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Pharma Compliance Info Now There’s Proof: Docs Who Get Company Cash Tend to Prescribe More Brand-Name Meds US Sunshine Act

Now There’s Proof: Docs Who Get Company Cash Tend to Prescribe More Brand-Name Meds

This story was co-published with NPR, the Boston Globe and the Tampa Bay Times.Pharma Compliance Info Now There’s Proof: Docs Who Get Company Cash Tend to Prescribe More Brand-Name Meds US Sunshine Act

Doctors have long disputed that the payments they receive from pharmaceutical companies have any relationship to how they prescribe drugs. There’s been little evidence to settle the matter — until now.
A ProPublica analysis has found for the first time that doctors who receive payments from the medical industry do indeed tend to prescribe drugs differently than their colleagues who don’t. And the more money they receive, on average, the more brand-name medications they prescribe.
We matched records on payments from pharmaceutical and medical device makers in 2014 with corresponding data on doctors’ medication choices in Medicare’s prescription drug program. (You can read our methodology here.)
Doctors who got money from drug and device makers—even just a meal– prescribed a higher percentage of brand-name drugs overall than doctors who didn’t, our analysis showed. Indeed, doctors who received industry payments were two to three times as likely to prescribe brand-name drugs at exceptionally high rates as others in their specialty.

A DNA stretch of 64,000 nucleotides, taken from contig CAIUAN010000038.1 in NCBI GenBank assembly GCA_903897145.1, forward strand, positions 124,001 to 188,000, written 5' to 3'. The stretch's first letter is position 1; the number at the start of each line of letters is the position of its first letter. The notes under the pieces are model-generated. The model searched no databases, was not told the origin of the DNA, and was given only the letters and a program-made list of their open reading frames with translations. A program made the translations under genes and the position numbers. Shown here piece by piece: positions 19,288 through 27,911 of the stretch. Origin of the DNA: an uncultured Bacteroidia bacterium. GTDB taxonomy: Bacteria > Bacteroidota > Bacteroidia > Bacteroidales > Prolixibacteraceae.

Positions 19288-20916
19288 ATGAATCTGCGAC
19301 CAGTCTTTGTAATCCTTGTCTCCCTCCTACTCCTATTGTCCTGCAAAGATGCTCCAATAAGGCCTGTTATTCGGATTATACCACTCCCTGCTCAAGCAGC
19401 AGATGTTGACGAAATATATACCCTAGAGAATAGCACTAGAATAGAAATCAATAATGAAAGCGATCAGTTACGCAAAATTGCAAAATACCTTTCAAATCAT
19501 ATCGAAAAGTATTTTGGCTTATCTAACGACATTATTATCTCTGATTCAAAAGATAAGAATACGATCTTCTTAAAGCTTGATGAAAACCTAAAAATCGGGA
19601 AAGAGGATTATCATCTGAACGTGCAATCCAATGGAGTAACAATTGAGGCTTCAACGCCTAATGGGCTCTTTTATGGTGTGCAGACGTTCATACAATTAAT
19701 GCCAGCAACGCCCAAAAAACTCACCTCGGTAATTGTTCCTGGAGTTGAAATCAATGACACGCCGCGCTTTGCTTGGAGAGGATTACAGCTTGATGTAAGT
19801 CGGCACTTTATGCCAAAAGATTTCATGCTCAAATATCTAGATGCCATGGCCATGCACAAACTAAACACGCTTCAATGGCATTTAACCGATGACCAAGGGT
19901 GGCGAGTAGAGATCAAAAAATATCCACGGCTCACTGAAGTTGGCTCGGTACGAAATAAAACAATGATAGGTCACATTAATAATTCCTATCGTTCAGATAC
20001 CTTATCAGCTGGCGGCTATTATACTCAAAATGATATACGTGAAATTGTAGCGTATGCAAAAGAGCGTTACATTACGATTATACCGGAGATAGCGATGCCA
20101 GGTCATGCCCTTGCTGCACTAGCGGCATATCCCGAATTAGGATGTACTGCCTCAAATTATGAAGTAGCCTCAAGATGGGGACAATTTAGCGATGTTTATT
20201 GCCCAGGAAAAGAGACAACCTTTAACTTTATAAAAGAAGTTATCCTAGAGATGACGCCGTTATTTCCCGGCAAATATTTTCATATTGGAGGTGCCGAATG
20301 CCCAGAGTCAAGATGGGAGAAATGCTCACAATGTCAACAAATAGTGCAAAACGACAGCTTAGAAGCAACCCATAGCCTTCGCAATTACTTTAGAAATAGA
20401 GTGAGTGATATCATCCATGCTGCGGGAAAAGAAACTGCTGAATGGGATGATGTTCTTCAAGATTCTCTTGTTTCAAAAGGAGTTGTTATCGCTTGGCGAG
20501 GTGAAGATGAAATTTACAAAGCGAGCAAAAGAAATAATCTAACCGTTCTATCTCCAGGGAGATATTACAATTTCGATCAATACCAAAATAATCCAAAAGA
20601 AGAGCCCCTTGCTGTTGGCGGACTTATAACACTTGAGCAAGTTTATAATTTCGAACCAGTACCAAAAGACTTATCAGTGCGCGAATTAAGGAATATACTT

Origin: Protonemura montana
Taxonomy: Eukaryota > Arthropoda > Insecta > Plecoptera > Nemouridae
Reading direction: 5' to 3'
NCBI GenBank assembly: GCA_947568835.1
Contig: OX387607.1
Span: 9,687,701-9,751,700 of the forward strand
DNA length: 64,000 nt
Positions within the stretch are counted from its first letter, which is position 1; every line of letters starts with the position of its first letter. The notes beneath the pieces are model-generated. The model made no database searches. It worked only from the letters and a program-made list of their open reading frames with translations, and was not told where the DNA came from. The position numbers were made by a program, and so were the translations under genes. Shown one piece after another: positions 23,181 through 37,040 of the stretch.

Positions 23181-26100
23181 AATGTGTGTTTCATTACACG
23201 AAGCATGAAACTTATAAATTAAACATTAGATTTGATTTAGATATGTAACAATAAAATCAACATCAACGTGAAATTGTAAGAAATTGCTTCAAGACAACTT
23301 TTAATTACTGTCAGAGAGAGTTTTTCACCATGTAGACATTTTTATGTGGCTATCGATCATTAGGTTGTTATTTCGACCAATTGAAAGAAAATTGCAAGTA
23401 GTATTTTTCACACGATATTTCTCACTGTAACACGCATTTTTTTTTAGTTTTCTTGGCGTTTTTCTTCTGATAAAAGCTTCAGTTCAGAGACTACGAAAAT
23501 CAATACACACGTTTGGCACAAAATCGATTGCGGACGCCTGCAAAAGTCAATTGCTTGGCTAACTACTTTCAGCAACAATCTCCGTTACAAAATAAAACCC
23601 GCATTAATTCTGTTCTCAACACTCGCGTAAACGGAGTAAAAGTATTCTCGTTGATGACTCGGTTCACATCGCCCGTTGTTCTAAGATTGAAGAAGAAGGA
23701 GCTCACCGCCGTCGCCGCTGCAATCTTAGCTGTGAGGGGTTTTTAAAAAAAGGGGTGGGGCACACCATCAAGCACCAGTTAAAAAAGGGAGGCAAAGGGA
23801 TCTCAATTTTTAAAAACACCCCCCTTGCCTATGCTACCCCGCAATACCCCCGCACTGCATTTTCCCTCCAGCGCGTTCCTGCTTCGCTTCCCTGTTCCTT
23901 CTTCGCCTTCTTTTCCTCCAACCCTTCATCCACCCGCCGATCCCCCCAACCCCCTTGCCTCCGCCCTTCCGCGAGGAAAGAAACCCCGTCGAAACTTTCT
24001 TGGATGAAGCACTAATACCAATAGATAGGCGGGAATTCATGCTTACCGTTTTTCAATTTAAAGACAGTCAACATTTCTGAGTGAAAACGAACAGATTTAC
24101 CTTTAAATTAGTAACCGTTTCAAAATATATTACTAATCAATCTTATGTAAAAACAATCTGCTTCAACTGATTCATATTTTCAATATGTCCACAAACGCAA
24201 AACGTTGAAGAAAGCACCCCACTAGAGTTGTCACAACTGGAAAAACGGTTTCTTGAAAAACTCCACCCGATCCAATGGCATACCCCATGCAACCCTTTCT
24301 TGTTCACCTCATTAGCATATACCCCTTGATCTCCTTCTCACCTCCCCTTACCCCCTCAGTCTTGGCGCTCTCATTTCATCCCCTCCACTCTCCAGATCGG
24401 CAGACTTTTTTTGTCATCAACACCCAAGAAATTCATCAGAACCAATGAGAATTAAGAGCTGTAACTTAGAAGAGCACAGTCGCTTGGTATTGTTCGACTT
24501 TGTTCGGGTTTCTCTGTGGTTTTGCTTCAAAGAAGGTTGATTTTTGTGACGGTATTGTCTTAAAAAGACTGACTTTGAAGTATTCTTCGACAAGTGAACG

Doctors who received more than $5,000 from companies in 2014 typically had the highest brand-name prescribing percentages. Among internists who received no payments, for example, the average brand-name prescribing rate was about 20 percent, compared to about 30 percent for those who received more than $5,000.
ProPublica’s analysis doesn’t prove industry payments sway doctors to prescribe particular drugs, or even a particular company’s drugs. Rather, it shows that payments are associated with an approach to prescribing that, writ large, benefits drug companies’ bottom line.

To read the article by Charles Ornstein, Ryann Grochowski Jones and Mike Tigas

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